Drug and Alcohol Fact Sheet
Adolescent abuse of drugs and alcohol is a preventable behavior, and the disease of drug/alcohol addiction is a treatable disease.
Parents are the most effective resource, and leverage point, in preventing and reducing adolescent and young adult drug and alcohol abuse and addiction.
• 11 million American adolescents and young adults ages 12-29 need help with drug and alcohol problems; 9 million of these are between the ages of 12-25. (2009 National Study on Drugs and Health)
• 90% of the nearly 2 million adolescents who need help with drug and alcohol problems are not getting the help they need. (2008 National Study on Drugs and Health)
• The related public health, social services, public safety, and lost productivity costs of drug and alcohol abuse to society is $465 billion a year. ($280 billion drugs, $185 billion alcohol; Harwood 2004, 2000)
• Parents consider drugs and alcohol as one of the most important issues facing teens, young adults, and parents today. (Horowitz Associates 2010)
• Kids who learn a lot about the risks of drugs from their parents are up to 50% less likely to use drugs, yet only 37% report getting that benefit. (Partnership Attitude Tracking Study 2008)
• Parents who intervene early with their child’s drug or alcohol use can help significantly reduce the likelihood that they will become addicted, or suffer long-term negative consequences. (Dennis 2008)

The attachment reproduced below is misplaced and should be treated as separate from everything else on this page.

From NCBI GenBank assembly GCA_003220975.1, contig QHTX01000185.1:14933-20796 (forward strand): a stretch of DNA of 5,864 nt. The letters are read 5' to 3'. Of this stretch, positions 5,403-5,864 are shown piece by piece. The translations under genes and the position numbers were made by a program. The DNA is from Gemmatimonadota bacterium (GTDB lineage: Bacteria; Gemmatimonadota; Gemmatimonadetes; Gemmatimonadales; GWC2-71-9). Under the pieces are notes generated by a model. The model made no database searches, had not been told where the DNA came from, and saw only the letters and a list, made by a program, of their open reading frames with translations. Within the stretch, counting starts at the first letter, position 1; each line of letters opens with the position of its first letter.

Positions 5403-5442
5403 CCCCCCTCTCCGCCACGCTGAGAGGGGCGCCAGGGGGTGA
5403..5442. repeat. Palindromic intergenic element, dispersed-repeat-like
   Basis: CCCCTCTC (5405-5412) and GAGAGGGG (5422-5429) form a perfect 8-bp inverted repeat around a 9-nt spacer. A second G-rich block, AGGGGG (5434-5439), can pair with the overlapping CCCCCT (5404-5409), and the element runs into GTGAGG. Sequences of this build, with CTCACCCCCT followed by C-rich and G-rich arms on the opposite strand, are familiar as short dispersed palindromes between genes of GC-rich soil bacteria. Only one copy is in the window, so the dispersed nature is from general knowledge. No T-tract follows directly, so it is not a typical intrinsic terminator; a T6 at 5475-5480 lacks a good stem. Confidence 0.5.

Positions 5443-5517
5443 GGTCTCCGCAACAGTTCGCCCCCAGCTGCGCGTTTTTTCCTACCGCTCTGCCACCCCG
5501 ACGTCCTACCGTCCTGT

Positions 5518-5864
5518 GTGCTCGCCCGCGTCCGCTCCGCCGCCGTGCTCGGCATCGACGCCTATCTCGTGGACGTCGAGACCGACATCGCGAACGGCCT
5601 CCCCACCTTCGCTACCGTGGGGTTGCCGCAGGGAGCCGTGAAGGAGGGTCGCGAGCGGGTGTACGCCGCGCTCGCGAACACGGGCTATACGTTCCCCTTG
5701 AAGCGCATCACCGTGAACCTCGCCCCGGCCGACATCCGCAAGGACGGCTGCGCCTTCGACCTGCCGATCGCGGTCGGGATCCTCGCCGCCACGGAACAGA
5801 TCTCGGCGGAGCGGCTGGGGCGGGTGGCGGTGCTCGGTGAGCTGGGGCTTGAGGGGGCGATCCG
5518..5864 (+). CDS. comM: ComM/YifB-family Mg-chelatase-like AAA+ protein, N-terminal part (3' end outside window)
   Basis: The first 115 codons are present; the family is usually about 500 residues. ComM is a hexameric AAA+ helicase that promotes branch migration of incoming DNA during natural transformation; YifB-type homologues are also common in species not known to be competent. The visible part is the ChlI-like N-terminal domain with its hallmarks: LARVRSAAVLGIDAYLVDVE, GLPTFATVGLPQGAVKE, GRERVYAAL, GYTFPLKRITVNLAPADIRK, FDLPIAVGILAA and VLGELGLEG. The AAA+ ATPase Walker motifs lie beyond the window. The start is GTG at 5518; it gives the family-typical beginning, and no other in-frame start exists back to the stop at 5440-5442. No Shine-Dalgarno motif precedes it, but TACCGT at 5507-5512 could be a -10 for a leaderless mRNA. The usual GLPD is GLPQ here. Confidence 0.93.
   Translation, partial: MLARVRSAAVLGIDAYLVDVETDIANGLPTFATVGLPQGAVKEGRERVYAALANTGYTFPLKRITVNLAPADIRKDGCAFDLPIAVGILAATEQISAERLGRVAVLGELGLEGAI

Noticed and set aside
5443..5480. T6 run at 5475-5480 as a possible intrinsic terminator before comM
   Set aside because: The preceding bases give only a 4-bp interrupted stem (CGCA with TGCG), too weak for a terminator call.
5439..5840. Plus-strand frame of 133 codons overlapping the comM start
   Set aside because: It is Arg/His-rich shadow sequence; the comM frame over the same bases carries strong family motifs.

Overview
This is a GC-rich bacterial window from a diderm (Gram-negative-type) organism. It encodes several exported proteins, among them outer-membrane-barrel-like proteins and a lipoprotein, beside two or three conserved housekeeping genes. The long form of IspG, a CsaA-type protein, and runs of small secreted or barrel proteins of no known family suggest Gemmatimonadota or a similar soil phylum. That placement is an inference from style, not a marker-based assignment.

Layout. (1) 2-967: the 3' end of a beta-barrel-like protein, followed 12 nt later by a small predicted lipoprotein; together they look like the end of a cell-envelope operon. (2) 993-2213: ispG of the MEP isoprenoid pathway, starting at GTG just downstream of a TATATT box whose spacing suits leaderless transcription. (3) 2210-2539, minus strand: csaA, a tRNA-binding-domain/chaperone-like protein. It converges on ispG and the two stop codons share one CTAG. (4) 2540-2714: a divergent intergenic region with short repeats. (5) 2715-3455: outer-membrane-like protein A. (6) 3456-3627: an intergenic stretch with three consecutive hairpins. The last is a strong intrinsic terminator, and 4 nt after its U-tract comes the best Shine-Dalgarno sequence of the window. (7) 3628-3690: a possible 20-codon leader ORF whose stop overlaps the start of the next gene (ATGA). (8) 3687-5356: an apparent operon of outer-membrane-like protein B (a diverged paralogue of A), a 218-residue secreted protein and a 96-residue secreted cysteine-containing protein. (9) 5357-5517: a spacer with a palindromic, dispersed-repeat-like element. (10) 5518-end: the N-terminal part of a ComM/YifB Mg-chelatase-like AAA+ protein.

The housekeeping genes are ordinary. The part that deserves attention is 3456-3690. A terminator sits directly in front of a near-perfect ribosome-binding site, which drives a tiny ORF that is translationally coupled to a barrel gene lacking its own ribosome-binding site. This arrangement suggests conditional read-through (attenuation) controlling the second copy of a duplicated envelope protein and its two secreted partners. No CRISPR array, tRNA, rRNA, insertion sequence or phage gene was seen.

• 90% of all adults with drug or alcohol problems started using before the age of 18, and half before 15. (Dennis 2007)
• There is a clear association between adolescent drug and alcohol use and unhealthy, risky behavior, including: unprotected, unplanned, unwanted sexual activity; impaired motor vehicle driving/passenger; involvement with juvenile justice system; poor academic performance and dropping out. (numerous sources)
• Some adolescents and young adults have special vulnerability to drug and alcohol problems, including: drug or alcohol use at an early age; family history of drug or alcohol problems; existing mental health problems; having friends who use drugs and alcohol.
(National Institute on Drug Abuse, Substance Abuse Mental Health Services Administration)
• African American adolescents have consistently shown lower drug and alcohol usage rates than Caucasian adolescents.(Johnson/Monitoring the Future 2008) •Coerced (non voluntary) treatment for adolescent drug and alcohol problems can be just as effective as treatment after “hitting bottom.” (National Institute on Drug Abuse, Substance Abuse Mental Health Services Administration)
• The adolescent brain is not fully developed until ages 22-24, and can be more vulnerable to the effects of drugs and alcohol; the part of the brain to develop last is the prefrontal cortex, responsible for decision making and moderating social behavior. (Winters 2008)
• Effective treatment for adolescent drug and alcohol problems has been shown to be different than treatment for adults. (National Institute on Drug Abuse)
• On an average day, 7,540 adolescents 12-17 drank alcohol for the first time, 4,365 used an illicit drug, 2,466 abused a prescription pain medication (without a prescription) and 263 were admitted to treatment for marijuana dependence, more than any other drug. (2008 OAS/ SAMHSA)